After civil wars and/or American interventions destroyed the economies of Libya, Iraq, and Syria, some of the most stable, well-paying jobs left were with the Islamic State. But a new report suggests ISIS grunt work has gone from lucrative and exciting to a real crummy slog.

According to the AP, American airstrikes on I.S. oil depots, refineries, and cash vaults have put a serious pinch on the caliphate’s ability to pay out decent wages and perks:

Islamic State group has slashed salaries across the region, asked Raqqa residents to pay utility bills in black market American dollars, and is now releasing detainees for a price of $500 a person.

The extremists who once bragged about minting their own currency are having a hard time meeting expenses, thanks to coalition airstrikes and other measures that have eroded millions from their finances since last fall. Having built up loyalty among militants with good salaries and honeymoon and baby bonuses, the group has stopped providing even the smaller perks: free energy drinks and Snickers bars.

It’s a Silicon Valley truism that the abundance or scarcity of perks are a good bellwether of financial doom—when your startup stops giving out free Diet Cokes and fancy granola bars, things are about to get ugly. If ISIS can’t even hand out some damn Snickers anymore while its soldiers are firing off rounds and decapitating people, they’ve fallen on tough times.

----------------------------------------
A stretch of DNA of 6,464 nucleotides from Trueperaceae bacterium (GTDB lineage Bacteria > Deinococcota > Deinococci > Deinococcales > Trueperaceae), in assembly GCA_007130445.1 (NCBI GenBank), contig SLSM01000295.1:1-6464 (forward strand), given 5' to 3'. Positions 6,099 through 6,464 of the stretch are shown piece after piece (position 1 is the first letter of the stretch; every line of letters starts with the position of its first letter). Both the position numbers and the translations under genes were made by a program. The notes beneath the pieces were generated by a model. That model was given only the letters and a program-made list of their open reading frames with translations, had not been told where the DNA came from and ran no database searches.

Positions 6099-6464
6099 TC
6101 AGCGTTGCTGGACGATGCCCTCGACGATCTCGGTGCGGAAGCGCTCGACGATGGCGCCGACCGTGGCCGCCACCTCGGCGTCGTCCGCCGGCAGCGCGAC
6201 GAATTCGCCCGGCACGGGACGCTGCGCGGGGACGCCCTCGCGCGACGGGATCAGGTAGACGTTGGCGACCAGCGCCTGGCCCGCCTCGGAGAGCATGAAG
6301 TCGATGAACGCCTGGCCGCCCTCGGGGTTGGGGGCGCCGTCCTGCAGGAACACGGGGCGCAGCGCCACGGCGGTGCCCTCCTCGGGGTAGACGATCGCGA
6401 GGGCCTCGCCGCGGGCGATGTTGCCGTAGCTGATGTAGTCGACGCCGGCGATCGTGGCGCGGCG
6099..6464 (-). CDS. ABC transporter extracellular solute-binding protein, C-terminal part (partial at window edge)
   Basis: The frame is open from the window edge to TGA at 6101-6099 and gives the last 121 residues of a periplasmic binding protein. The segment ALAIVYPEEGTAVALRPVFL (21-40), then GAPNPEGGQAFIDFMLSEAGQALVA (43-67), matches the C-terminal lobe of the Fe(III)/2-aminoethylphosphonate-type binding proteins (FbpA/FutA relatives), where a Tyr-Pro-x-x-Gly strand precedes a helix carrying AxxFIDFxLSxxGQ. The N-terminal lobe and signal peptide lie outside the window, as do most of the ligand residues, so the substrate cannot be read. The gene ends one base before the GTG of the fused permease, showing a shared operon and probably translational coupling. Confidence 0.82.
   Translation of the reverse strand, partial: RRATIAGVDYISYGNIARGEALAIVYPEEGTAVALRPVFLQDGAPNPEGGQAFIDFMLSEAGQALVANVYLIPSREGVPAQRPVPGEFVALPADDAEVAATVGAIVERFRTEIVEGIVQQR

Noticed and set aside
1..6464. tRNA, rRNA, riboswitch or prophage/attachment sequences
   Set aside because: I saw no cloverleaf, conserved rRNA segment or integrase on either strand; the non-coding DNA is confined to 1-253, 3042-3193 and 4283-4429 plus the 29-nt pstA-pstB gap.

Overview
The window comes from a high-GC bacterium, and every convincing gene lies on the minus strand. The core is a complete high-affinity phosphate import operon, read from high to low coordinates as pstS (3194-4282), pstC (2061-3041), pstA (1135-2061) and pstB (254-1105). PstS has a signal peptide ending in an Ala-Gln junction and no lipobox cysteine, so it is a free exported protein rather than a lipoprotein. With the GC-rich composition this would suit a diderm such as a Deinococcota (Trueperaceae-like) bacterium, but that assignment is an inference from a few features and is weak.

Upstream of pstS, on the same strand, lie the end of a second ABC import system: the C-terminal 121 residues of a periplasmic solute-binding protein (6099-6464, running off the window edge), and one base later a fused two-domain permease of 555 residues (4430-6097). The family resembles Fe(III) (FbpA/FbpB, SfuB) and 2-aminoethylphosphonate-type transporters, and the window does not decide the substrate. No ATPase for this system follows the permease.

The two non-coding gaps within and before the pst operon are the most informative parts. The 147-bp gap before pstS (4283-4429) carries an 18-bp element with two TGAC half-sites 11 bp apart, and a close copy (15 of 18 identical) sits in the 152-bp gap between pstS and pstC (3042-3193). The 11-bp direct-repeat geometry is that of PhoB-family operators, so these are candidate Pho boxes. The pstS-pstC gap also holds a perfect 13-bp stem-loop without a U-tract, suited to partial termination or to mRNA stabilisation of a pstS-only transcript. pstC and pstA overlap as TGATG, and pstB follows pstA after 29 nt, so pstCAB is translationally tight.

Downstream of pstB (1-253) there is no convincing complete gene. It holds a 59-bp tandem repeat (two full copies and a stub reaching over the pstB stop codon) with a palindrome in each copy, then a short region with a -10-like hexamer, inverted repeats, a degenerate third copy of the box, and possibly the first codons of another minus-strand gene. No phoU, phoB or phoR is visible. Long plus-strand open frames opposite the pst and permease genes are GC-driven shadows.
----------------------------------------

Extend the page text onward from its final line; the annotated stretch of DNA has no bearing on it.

This wasn’t supposed to happen: ISIS leaders once boasted of their plans to mint a unique currency, as a play for political legitimacy. But this never really got off the ground, and the group’s leaders have long relied on American cash to procure arms and compensate its ranks.

Videos of that cash being incinerated and raining from the sky following aerial attacks mean even this backup monetary plan isn’t tenable. The AP reports that in some towns, ISIS fighters aren’t even drawing a salary anymore: “In the Iraqi city of Fallujah, fighters who once made $400 a month aren’t being paid at all and their food rations have been cut to two meals a day.” Are layoffs next? Increases in out-of-pocket healthcare costs? Hiring fighters as “interns”? Freelance budget slashed at Dabiq?

Our advice to ISIS: Form a union while you still can.

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